In a recent workshop I taught, one attendee said she was having trouble with her writing because a “preacher” voice kept entering her writing. This writer felt stuck and thought the “preacher voice” was getting in her way.
When writing and creating, I believe in listening to what our brain wants us to try. It’s these moments of inspiration that can lead us into an exciting direction.
“Why not embrace that preacher voice?” I asked her.
She hadn’t thought of doing that before, because she thought the voice was something to avoid. She set down to continue writing despite “preacher voice.”
Your Voice Creates Your Leadership Position
Our voices set us apart from each other. Each of us has a voice as unique as our fingerprints based on how we see the world, what we’ve read, who we are and why we do our work. Consider the differences between Maya Angelou’s voice and Stephen King’s voice. They are vastly different (which is why I’m using them as an example!). Compare Joan Didion to Kurt Vonnegut. If you know any of these these writers well, you can probably identify their work by their word choice and how they construct their sentences. These elements contribute to the creation of voice and their “writing fingerprint.”
Companies and brands have their “writing fingerprint” too. The companies that are good at this share who they are all the way through every touchpoint. Zappos customer service reps have talked to me about music and cats when I’ve used chat messaging to get help. MailChimp gives me a hive five (with a monkey paw) when I hit “send” on an email. Acuity Scheduling tells me that the “insanity is almost over” and that my trial is “totally” free. Every step of the way, these companies set themselves apart and make themselves memorable.
What Creates a Voice?
These are a handful of elements that go into making a unique voice:
- Word choices (fancy words or easy-to-undersrtand words?)
- Use of slang or no?
- Sentence length and structure
- The stories we tell
- The stories we don’t tell
Your Voice and Stories Tell Us Who You Are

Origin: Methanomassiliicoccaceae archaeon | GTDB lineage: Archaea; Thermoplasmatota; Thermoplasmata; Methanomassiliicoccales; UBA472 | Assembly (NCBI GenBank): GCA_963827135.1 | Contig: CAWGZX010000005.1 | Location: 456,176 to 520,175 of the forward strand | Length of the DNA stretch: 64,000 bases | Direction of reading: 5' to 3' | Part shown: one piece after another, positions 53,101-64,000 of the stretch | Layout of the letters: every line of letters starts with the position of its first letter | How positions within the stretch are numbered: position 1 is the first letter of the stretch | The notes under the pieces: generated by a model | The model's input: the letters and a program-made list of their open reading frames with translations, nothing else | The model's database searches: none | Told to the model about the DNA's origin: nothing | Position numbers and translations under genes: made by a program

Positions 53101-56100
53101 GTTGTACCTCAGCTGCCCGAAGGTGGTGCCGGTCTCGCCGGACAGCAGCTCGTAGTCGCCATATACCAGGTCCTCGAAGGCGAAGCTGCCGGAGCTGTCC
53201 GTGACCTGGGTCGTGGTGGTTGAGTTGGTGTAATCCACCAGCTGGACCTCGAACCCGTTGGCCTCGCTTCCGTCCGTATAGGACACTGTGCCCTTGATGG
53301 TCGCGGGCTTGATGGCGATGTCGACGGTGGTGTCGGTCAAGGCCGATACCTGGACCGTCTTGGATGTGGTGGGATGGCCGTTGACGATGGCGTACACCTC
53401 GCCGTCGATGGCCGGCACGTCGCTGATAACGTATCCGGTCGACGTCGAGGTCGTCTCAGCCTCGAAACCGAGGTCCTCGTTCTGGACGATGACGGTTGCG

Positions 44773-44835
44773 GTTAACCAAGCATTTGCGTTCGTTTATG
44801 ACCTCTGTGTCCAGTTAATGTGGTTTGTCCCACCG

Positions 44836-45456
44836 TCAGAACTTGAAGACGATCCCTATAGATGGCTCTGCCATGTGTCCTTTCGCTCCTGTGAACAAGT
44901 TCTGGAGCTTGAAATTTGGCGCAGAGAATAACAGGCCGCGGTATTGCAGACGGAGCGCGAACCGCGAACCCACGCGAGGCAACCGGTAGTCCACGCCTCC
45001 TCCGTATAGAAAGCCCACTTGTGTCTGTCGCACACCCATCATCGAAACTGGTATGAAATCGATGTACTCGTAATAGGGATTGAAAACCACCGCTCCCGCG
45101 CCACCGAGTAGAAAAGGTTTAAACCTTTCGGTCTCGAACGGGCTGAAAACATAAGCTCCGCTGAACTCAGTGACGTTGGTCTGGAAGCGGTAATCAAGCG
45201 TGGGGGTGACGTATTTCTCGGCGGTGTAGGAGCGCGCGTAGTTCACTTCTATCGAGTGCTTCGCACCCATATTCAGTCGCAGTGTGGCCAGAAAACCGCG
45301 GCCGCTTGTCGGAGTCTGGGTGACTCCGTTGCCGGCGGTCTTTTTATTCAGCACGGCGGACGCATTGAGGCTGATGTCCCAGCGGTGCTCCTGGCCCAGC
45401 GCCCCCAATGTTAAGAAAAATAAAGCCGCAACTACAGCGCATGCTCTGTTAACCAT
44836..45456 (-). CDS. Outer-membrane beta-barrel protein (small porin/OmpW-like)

Unless our brains are saying something mean to us (something like “you can’t do this”), we should pay attention to their creative direction at least some of the time. We can dig up the good stuff with freewriting exercise that let us extract stories and voices more interesting than the stories and voices we use now. If that workshop participant continued to fight against that preacher voice that arrived so naturally to her during the writing process, she’d be spending her valuable writing time in a fight. Who wants that?
It Takes Courage to Find and Use Our Voice
What are the possibilities available to my workshop participant if she followed her inclination to write in the preacher voice? What could she discover about her work and herself if she followed this creative path?
By embracing the voice that came to her, she could get on with the business of writing. She won’t know what will happen unless she tries the new voice on. If it doesn’t fit, she can edit it out later. One fear a writer could have is that the voice that comes to them might sound silly or “off.” It’s possible that could happen, and that’s why we revise and edit our work (or hire someone to help us). Conversely, what if she’s the only one to write in a possibly funny preacher voice on her topic? This voice could set her work apart from all of the other people writing books, articles and blog posts in her market.
Your Voice Sets You Apart
No one tells a story like you do. No one sees and experiences the world like you do. Your voice is unique. It’s you. It lets people know who you are, what you stand for and how you see the world. In short, it can form your leadership position.